New Delhi: A five-year-old child should be able to count numbers up to 10, use comparative words like heavier/lighter appropriately, and write their first name, according to the latest guidelines issued by the education ministry.
The ministry sent the guidelines, which are an updated roadmap for the “implementation of Samagra Shiksha scheme”, to all states last week. Samagra Shiksha is a flagship school education scheme of the Union government that includes interventions for improving the quality of education and infrastructural facilities in schools.
In order to improve the quality of education, learning outcomes in terms of basic literacy and numeracy have been revised. According to the government document, different outcomes have been mentioned for — “oral language”, “reading”, “writing” and “numeracy” according to different age groups ranging from five to nine years.
The document also outlines ways to achieve the learning outcomes, which include — teaching children in a way that is linked to the daily life situations and their environment, area, culture, language, ethnicity and gender etc.
For example, children should be encouraged to read the written word, wherever it is available. Whether it is a school’s name board, a bus stand name and number, advertisements, hoardings, wall slogans, writings on packaged goods, newspapers, TV programmes, etc.
Other methods include a section-wise, targeted approach, which will have age-appropriate learning.
The guidelines also say that the assessment should be “holistic” and a “Holistic Progress Card” should be given to children instead of a regular one simply with marks. The report card should “report many unique competencies which are not just academic” and skills like painting, drawing, clay-work, toy-making, projects and inquiry-based learning, student portfolios, quizzes, group work, role plays and more should be used to assess a student’s progress.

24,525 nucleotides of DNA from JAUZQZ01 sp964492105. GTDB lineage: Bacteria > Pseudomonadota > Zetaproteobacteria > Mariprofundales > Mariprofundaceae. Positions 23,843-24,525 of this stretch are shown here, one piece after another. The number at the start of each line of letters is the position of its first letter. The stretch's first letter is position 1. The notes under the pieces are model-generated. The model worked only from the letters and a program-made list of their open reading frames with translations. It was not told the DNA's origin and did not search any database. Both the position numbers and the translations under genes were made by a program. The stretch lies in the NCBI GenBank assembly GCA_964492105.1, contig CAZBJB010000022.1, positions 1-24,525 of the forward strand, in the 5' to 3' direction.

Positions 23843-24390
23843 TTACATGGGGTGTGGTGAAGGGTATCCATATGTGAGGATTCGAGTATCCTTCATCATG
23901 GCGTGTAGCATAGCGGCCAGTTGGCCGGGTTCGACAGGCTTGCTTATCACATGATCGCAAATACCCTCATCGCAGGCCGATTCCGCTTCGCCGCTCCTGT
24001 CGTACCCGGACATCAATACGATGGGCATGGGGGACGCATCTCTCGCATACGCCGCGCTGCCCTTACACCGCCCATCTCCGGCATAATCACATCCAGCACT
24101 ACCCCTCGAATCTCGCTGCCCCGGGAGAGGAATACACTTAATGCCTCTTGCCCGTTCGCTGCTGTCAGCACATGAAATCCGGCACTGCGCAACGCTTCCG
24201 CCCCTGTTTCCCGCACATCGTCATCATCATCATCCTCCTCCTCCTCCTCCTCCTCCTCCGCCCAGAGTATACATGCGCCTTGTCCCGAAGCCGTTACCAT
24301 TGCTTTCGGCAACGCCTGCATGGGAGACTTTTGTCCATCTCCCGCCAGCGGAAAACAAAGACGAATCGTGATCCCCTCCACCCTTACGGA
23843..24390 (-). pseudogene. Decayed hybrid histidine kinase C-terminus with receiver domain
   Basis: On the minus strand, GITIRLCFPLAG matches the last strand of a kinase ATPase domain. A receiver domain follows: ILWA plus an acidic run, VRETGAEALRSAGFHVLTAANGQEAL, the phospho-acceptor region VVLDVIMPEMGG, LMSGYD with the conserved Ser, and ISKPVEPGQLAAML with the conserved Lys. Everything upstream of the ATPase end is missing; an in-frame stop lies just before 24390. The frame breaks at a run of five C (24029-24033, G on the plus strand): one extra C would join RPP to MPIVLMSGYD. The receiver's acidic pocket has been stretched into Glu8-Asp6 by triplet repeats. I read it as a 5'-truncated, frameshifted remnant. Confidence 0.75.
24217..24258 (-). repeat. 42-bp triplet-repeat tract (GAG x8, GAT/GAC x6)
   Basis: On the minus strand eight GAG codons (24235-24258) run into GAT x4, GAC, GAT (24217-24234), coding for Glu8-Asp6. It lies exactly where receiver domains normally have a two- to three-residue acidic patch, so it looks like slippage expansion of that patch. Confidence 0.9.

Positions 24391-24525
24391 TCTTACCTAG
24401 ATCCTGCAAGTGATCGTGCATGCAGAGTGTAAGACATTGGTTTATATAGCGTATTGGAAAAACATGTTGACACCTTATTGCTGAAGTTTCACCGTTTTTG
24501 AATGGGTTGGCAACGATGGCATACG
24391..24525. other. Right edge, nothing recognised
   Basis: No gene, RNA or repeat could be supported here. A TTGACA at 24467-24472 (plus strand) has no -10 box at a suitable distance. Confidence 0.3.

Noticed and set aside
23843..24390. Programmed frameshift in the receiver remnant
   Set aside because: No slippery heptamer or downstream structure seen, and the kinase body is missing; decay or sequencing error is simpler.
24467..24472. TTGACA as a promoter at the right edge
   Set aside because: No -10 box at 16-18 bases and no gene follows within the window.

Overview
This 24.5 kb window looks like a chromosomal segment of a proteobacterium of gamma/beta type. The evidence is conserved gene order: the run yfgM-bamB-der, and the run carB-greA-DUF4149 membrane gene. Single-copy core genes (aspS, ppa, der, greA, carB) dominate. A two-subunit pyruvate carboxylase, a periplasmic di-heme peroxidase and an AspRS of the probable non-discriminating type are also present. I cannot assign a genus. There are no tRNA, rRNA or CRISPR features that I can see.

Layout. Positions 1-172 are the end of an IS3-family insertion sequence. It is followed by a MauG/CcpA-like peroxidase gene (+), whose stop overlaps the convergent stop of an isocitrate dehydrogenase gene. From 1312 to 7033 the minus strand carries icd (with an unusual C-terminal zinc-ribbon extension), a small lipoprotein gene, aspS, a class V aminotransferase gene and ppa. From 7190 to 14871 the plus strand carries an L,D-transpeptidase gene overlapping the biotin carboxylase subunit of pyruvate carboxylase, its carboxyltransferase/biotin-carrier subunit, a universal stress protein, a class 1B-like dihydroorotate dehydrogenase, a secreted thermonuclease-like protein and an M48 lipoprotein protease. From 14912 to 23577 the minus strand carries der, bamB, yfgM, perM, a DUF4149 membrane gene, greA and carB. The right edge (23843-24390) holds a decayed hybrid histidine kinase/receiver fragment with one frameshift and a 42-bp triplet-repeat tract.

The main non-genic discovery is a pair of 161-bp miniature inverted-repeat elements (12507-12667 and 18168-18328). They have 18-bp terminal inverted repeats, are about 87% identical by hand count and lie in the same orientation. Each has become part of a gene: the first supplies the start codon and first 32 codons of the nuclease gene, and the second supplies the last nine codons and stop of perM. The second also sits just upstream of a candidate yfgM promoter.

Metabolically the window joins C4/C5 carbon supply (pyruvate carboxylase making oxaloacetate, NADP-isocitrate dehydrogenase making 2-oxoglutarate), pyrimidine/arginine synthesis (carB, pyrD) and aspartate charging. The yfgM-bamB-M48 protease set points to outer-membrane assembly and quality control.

Pre-school children aged between five to six years should be able to — talk to friends and teachers, sing rhymes/poems with understanding, look at books and attempt to read the story with the help of pictures, point out and recognise some familiar repeated words.
They should also be able to read simple words comprising of at least two to three alphabets, scribble/draw and paint for self-expression, use a pencil and hold it properly to form recognisable letters and be able to recognise and write their own first name, according to the government guidelines.
First graders, those in the age group of 6-7 years, should be able to — write or draw things to convey meaning and represent names on their worksheet, count objects up to 20, read and write numbers up to 99, use addition and subtraction of numbers up to nine in daily life situations and be able to observe and describe physical properties of solid shapes around them like round/flat surfaces, number of corners and edges etc. They should also be able to estimate length and capacity using non-standard methods like footstep, fingers, cup, spoon etc.
A child in second grade or in the age group of seven to eight should be able to — use spatial vocabulary like far/near, in/out, above/below, left/right, front/behind, top/bottom etc and create and solve simple riddles using numbers and shapes, the guidelines say.
Third graders, or those between ages eight and nine, should be able to — identify a particular date and corresponding day on a calendar and read time on a clock in hours and half-hours, write short messages for different purposes and use action words, name words and punctuation marks for writing, and write grammatically correct sentences.
(Edited by Theres Sudeep)